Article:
Ed Iacobucci

A creative, determined, and big-hearted man.
SFBJ Ed Iacobucci 315-304.jpg

Five years ago, I had an article in the magazine about the latest startup scheme by Ed Iacobucci -- who by that time, in his 50s, had a long string of startup and other tech-world successes behind him. He was a co-founder of Citrix; he had been a major figure at IBM during its undervalued OS/2 era; and when I met him he had started a company called DayJet, designed to offer a not-just-for-plutocrats alternative to the hell of normal commercial air travel. You can read many more of Iacobucci's thoughts on technology and innovation in the article.

I learned just now that Ed Iacobucci had died, of pancreatic cancer, at age 59. Perhaps the greatest reward of the reportorial life is the people you meet along the way. I really enjoyed getting to know, and learning from, Ed Iacobucci. I encourage you to read more about his achievements and legacy here, here, here (source of the photo above) here, here, and elsewhere. He was a remarkably creative, determined, and big-hearted man. Best wishes to his family. And, here is a photo from my Atlantic article, of Ed Iacobucci at the white board as he refined plans for his DayJet company:

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James Fallows is a national correspondent for The Atlantic and has written for the magazine since the late 1970s. He has reported extensively from outside the United States and once worked as President Carter's chief speechwriter. His latest book is China Airborne. More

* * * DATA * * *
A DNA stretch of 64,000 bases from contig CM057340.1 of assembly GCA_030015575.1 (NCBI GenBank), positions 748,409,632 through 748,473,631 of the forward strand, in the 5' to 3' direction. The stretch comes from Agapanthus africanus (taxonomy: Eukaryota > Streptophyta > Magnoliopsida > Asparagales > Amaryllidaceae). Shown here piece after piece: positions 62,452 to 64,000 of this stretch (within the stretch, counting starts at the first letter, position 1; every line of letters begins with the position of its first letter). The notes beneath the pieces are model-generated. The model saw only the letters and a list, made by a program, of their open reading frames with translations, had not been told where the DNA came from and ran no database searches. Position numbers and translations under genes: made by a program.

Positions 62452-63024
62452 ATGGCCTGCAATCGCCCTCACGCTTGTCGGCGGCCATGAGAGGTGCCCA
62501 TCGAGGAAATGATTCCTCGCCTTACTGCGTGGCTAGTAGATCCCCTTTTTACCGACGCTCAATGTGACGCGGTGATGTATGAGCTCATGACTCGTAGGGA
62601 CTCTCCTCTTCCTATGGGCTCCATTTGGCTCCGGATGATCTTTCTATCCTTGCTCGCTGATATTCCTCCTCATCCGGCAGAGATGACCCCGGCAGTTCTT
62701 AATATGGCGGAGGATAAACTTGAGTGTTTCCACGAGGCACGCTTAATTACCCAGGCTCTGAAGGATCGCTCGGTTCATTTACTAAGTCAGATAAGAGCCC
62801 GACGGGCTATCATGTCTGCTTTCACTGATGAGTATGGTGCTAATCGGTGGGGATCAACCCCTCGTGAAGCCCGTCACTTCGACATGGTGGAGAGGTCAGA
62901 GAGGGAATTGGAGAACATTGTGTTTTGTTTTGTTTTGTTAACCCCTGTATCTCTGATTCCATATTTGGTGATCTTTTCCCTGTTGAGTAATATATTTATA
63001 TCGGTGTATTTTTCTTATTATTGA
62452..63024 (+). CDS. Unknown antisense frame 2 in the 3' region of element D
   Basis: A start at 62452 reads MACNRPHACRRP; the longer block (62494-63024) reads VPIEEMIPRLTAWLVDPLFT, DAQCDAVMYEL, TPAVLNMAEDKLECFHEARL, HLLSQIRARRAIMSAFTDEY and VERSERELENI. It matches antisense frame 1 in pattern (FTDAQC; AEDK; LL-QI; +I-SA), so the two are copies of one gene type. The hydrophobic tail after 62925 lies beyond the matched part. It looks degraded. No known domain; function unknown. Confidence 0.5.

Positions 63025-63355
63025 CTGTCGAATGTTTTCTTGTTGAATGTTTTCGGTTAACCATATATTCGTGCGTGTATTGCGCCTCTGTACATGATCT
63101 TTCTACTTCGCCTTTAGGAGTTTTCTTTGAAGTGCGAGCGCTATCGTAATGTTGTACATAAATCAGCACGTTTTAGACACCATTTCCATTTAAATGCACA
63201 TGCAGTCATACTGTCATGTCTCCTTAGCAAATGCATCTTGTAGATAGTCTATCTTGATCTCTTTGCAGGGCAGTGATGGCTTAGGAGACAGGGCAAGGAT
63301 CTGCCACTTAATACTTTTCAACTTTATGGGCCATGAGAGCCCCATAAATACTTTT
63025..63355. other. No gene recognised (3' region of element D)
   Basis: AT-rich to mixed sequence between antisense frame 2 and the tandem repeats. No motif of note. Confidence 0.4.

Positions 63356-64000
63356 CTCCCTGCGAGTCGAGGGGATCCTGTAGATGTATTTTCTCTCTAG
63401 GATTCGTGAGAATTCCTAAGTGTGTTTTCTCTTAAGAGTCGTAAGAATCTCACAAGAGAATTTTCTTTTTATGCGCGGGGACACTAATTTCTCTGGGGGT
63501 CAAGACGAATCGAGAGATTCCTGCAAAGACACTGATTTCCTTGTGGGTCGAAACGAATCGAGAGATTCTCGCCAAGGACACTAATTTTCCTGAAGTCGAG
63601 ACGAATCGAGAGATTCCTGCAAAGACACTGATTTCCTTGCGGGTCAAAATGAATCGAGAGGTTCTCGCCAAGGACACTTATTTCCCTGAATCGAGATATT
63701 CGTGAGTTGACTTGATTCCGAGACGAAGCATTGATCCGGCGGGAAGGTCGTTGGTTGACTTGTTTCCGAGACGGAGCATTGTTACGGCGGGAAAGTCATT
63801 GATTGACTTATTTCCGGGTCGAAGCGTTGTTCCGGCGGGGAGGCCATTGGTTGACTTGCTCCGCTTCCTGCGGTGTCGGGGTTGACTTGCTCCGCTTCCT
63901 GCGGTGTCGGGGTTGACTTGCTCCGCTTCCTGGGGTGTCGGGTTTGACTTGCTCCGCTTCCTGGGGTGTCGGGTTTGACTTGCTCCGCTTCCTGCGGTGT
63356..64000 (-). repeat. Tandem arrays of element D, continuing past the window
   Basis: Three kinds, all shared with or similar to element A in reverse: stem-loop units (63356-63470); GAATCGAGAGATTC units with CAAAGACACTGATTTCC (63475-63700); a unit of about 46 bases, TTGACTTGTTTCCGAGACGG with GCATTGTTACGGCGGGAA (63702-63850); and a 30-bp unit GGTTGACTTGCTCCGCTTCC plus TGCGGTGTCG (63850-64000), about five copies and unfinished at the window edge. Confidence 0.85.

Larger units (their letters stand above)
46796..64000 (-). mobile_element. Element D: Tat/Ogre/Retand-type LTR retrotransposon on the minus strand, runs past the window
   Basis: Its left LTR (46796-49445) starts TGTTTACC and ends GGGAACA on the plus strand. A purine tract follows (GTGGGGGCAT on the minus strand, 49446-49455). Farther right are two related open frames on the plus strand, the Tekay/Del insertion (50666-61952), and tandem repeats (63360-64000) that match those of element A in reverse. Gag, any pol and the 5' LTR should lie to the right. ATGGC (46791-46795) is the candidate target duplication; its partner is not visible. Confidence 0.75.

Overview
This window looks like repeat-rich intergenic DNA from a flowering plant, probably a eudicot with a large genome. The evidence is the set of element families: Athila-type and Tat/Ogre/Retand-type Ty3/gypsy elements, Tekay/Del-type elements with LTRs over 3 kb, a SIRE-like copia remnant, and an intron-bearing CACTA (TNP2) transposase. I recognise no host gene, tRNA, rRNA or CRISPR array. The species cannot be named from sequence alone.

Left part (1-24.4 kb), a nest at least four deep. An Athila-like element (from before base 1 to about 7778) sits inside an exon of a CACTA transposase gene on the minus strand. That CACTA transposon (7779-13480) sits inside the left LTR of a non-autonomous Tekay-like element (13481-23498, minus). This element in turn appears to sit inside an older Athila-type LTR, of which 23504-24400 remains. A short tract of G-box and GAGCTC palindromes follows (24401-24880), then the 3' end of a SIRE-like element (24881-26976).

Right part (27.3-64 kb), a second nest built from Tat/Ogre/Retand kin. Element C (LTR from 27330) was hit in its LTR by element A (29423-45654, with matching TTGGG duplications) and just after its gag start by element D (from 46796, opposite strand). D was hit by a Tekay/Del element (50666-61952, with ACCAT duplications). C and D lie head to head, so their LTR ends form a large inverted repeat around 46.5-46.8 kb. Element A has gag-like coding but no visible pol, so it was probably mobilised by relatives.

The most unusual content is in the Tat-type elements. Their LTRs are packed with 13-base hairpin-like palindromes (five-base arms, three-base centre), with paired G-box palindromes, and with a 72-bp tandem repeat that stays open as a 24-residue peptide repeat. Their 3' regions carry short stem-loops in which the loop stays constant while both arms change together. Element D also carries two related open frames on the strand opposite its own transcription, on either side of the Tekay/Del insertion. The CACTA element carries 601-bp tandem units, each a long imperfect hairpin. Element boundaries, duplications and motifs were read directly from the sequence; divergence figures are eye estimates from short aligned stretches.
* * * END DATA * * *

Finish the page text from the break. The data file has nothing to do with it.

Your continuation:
James Fallows is based in Washington as a national correspondent for The Atlantic. He has worked for the magazine for nearly 30 years and in that time has also lived in Seattle, Berkeley, Austin, Tokyo, Kuala Lumpur, Shanghai, and Beijing. He was raised in Redlands, California, received his undergraduate degree in American history and literature from Harvard, and received a graduate degree in economics from Oxford as a Rhodes scholar. In addition to working for The Atlantic, he has spent two years as chief White House speechwriter for Jimmy Carter, two years as the editor of US News & World Report, and six months as a program designer at Microsoft. He is an instrument-rated private pilot. He is also now the chair in U.S. media at the U.S. Studies Centre at the University of Sydney, in Australia.

Fallows has been a finalist for the National Magazine Award five times and has won once; he has also won the American Book Award for nonfiction and a N.Y. Emmy award for the documentary series Doing Business in China. He was the founding chairman of the New America Foundation. His recent books Blind Into Baghdad (2006) and Postcards From Tomorrow Square (2009) are based on his writings for The Atlantic. His latest book is China Airborne. He is married to Deborah Fallows, author of the recent book Dreaming in Chinese. They have two married sons.

Fallows welcomes and frequently quotes from reader mail sent via the "Email" button below. Unless you specify otherwise, we consider any incoming mail available for possible quotation -- but not with the sender's real name unless you explicitly state that it may be used. If you are wondering why Fallows does not use a "Comments" field below his posts, please see previous explanations here and here.

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